Contents of the Handbook ix

Author Index I-1 Subject Index I-19

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CONTENTSOFVOLUME1

Introduction to the Series v Contents of the Handbook vii

PART1: FORECASTINGMETHODOLOGY

Chapter 1 Bayesian Forecasting JOHNGEWEKEANDCHARLESWHITEMAN 3 Abstract 4 Keywords 4 1. Introduction 6 2. Bayesian inference and forecasting: A primer 7 2.1. Models for observables 7 2.2. Model completion with prior distributions 10 2.3. Model combination and evaluation 14 2.4. Forecasting 19 3. Posterior simulation methods 25 3.1. Simulation methods before 1990 25 3.2. Markov chain Monte Carlo 30 3.3. The full Monte 36 4. ’Twas not always so easy: A historical perspective 41 4.1. In the beginning, there was diffuseness, conjugacy, and analytic work 41 4.2. The dynamic linear model 43 4.3. The Minnesota revolution 4 4.4. After Minnesota: Subsequent developments 49 5. Some Bayesian forecasting models 53 5.1. Autoregressive leading indicator models 54 5.2. Stationary linear models 56 5.3. Fractional integration 59 5.4. Cointegration and error correction 61 5.5. Stochastic volatility 64 6. Practical experience with Bayesian forecasts 68 6.1. National BVAR forecasts: The Federal Reserve Bank of Minneapolis 69 6.2. Regional BVAR forecasts: Economic conditions in Iowa 70 References 73 xii Contents of Volume 1

Chapter 2 Forecasting and Decision Theory CLIVE W.J. GRANGER ANDMARK J. MACHINA 81 Abstract 82 Keywords 82 Preface 83 1. History of the field 83 1.1. Introduction 83 1.2. The Cambridge papers 84 1.3. Forecasting versus statistical hypothesis testing and estimation 87 2. Forecasting with decision-based loss functions 87 2.1. Background 87 2.2. Framework and basic analysis 8 2.3. Recovery of decision problems from loss functions 93 2.4. Location-dependent loss functions 96 2.5. Distribution-forecast and distribution-realization loss functions 97 References 98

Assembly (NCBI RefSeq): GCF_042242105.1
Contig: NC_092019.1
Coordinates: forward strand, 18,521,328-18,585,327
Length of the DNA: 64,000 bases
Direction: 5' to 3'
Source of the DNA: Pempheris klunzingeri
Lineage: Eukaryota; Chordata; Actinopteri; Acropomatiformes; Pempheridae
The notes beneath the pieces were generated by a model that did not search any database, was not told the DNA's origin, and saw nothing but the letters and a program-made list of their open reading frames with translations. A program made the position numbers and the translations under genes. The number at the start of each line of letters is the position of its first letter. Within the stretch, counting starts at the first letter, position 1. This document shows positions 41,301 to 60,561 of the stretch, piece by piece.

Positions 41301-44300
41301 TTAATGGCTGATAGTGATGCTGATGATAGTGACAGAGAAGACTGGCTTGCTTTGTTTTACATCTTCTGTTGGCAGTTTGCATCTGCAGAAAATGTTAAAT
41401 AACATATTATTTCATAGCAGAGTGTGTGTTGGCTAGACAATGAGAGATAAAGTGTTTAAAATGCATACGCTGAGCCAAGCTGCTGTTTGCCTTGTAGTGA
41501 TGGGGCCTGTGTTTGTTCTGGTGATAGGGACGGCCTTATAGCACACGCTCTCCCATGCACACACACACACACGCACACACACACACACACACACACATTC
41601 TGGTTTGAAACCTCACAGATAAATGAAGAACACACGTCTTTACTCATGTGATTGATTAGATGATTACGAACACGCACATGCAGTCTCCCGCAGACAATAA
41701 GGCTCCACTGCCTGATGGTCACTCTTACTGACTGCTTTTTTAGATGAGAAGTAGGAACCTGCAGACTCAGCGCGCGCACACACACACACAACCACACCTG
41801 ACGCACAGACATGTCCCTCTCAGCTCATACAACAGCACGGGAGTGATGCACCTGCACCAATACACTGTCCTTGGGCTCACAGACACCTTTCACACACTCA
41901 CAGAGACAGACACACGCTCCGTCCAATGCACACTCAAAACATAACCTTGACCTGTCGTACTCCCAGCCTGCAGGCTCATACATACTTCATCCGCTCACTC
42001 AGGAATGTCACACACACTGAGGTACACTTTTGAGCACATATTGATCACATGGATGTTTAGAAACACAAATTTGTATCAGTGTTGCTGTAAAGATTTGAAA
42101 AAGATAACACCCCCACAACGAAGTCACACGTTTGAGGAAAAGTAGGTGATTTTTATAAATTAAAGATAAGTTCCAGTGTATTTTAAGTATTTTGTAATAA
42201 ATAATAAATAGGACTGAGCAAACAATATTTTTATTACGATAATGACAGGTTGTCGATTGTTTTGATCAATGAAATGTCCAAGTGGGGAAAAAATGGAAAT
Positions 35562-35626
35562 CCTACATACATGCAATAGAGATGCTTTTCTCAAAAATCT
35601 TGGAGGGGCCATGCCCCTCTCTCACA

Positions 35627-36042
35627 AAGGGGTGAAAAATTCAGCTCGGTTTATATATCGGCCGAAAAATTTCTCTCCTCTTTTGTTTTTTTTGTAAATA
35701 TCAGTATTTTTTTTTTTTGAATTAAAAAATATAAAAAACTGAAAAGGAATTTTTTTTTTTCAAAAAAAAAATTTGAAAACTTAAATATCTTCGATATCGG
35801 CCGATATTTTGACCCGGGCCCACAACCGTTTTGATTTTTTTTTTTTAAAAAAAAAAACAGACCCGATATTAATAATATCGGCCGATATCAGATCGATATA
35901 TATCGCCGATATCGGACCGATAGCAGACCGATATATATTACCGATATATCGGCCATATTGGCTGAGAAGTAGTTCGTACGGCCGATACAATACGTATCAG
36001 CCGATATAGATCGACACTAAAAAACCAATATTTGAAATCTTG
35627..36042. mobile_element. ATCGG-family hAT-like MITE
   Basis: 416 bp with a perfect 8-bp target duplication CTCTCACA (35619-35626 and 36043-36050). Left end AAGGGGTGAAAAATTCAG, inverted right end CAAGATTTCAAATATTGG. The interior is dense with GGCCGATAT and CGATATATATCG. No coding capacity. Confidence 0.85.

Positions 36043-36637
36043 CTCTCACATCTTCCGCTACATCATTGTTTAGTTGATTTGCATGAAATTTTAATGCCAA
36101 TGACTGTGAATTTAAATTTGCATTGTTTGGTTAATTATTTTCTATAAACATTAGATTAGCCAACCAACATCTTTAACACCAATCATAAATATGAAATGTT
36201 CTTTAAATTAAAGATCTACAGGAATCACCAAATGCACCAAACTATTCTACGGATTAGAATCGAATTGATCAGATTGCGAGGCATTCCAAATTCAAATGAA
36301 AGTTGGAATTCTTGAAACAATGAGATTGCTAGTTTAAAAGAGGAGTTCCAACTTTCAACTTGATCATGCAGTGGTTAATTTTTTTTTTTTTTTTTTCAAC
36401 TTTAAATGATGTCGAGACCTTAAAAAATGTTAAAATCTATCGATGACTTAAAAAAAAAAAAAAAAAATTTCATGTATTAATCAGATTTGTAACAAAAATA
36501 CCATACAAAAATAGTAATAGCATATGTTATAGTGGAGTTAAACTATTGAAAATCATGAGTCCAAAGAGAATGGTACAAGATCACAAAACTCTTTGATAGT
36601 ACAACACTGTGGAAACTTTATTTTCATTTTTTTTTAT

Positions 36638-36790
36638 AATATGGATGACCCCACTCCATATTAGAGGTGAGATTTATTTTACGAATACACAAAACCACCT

Chapter 3 Forecast Evaluation KENNETHD.WEST 9 Abstract 100 Keywords 100 1. Introduction 101 2. A brief history 102 3. A small number of nonnested models, Part I 104 4. A small number of nonnested models, Part I 106 5. A small number of nonnested models, Part I 1 6. A small number of models, nested: MPSE 117 7. A small number of models, nested, Part I 122 8. Summary on small number of models 125 9. Large number of models 125 10. Conclusions 131 Acknowledgements 132 References 132

Chapter 4 Forecast Combinations ALLANTIMMERMANN 135 Abstract 136 Keywords 136 1. Introduction 137 2. The forecast combination problem 140

Contents of Volume 1 xiii

2.1. Specification of loss function 141 2.2. Construction of a super model – pooling information 143 2.3. Linear forecast combinations under MSE loss 144 2.4. Optimality of equal weights – general case 148 2.5. Optimal combinations under asymmetric loss 150 2.6. Combining as a hedge against non-stationarities 154 3. Estimation 156 3.1. To combine or not to combine 156 3.2. Least squares estimators of the weights 158 3.3. Relative performance weights 159 3.4. Moment estimators 160 3.5. Nonparametric combination schemes 160 3.6. Pooling, clustering and trimming 162 4. Time-varying and nonlinear combination methods 165 4.1. Time-varying weights 165 4.2. Nonlinear combination schemes 169 5. Shrinkage methods 170 5.1. Shrinkage and factor structure 172 5.2. Constraints on combination weights 174 6. Combination of interval and probability distribution forecasts 176 6.1. The combination decision 176 6.2. Combinations of probability density forecasts 177 6.3. Bayesian methods 178 6.4. Combinations of quantile forecasts 179 7. Empirical evidence 181 7.1. Simple combination schemes are hard to beat 181 7.2. Choosing the single forecast with the best track record is often a bad idea 182 7.3. Trimming of the worst models often improves performance 183 7.4. Shrinkage often improves performance 184 7.5. Limited time-variation in the combination weights may be helpful 185 7.6. Empirical application 186 8. Conclusion 193 Acknowledgements 193 References 194